Review: “Diagnosed” EP by Borders

Lincoln quintet Borders released “Diagnosed” in April 2017 to have played shows with the likes of Whitechapel, Faces of Eve and Martyr Defiled in support of it. Having appeared on our Black Map feature a few weeks back, we figured it was about time we gave them a full review.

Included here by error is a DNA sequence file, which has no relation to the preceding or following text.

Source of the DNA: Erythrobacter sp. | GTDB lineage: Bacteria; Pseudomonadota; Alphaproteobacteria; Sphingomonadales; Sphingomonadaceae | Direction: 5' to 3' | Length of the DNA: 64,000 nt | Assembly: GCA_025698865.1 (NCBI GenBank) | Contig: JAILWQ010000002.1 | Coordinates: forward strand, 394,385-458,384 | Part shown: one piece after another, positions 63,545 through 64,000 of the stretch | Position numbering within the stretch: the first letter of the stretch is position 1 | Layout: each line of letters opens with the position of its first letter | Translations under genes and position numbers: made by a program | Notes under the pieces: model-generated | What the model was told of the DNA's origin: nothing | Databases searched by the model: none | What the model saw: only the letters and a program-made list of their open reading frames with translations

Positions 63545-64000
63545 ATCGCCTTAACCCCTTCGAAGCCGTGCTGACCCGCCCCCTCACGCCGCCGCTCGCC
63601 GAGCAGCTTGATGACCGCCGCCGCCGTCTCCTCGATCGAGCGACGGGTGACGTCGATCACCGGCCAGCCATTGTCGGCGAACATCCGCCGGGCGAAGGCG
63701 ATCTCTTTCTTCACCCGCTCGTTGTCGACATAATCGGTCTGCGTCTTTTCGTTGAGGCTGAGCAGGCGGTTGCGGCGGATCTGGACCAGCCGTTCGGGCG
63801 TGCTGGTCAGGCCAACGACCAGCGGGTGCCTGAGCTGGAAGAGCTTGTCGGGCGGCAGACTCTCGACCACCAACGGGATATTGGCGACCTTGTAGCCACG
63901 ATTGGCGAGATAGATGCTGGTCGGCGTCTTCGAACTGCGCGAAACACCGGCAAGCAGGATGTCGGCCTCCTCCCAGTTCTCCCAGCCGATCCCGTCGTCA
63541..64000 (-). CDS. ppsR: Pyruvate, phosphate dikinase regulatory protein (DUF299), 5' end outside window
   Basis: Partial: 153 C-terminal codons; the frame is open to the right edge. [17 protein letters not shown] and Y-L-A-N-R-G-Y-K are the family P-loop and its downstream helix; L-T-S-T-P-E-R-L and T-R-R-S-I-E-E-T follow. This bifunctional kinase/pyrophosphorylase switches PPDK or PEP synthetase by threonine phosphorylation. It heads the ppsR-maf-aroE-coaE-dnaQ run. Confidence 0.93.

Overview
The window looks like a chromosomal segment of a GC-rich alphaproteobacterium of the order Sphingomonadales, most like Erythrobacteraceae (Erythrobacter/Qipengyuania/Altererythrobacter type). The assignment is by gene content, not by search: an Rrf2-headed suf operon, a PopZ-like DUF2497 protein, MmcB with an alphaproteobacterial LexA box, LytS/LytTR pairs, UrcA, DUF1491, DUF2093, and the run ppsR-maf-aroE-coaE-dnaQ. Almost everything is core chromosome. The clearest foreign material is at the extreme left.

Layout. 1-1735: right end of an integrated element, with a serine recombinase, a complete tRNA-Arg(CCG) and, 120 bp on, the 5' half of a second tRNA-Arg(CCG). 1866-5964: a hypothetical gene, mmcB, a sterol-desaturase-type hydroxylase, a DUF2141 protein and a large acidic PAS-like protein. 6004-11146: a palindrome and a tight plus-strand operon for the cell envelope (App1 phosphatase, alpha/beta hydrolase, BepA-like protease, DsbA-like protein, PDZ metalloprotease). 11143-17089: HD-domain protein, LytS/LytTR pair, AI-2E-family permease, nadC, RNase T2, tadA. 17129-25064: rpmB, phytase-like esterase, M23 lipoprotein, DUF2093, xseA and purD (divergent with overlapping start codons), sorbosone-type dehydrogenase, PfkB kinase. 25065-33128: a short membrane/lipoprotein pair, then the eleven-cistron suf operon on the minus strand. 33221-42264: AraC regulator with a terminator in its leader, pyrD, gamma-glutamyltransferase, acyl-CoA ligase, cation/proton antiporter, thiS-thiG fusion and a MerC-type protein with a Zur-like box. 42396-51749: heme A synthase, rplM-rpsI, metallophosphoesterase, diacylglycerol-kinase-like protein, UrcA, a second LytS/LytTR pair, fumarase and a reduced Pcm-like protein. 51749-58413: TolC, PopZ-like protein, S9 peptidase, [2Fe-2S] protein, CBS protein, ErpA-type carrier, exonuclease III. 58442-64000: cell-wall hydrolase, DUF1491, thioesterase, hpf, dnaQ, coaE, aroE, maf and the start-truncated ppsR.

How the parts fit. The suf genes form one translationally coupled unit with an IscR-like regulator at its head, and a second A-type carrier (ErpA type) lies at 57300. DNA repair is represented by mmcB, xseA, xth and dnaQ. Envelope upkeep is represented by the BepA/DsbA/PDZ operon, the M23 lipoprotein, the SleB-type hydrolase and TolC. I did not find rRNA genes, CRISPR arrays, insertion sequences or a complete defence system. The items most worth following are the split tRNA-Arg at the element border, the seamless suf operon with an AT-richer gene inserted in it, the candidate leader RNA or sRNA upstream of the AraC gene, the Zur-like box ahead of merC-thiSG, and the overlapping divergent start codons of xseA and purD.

“Analyst” gets things off to a flyer with DJent infused tech-metal with just a hint of Metalcore undertones. Big riffs and thought provoking lyrics flow freely from start to finish while setting a dark and volatile  vibe. Plenty of bounce and staccato rhythms make way for lead melodies and break through the heaviness and build that dark and eerie atmosphere.  “Comatosed” steps things up withe a heavier vibe that reaches out and touches Deathcore heights. Taking all the elements of the opening song and switching them up to 10 with more passion, drive, energy and verve, it’s a class act. The beatdown hardcore slow down breakdown adds an extra sheen to proceedings. “Indoctrinated” continues that approach for the most part but then takes a very unexpected left turn by adding clean vocals to the guttural lows. Reminiscent of the clean vocals from the likes of Jake Noakes of Oceans Ate Alaska, while they do add something else, they do appear slightly out of place, perhaps designed for a crowd sign-a-long amid a circle pit frenzy in the live arena. Overall the song has a great flow and keeping those clean vocals to a minimum works really well over multiple listens, losing that surprise factor from the first few plays. Closer “Watch The World Burn” opens in full on style with a flourish of tech-metal leads that may leave you doing a double take and think you’re listening to genre pioneers Heart Of A Coward. Fading and then bursting back with an almighty “Blegh!” in the mid section, the song utilises a fade and rise to amp up the heavier side while introducing some melodic tones. The clean vocalised backing harmony is a nice touch. “Diagnosed” by Borders does the most important thing an EP like this can do. It leaves you wanting more. It’s dark and sinister edge cuts through the fat of some other bands like a hot knife through butter. [7.5/10]

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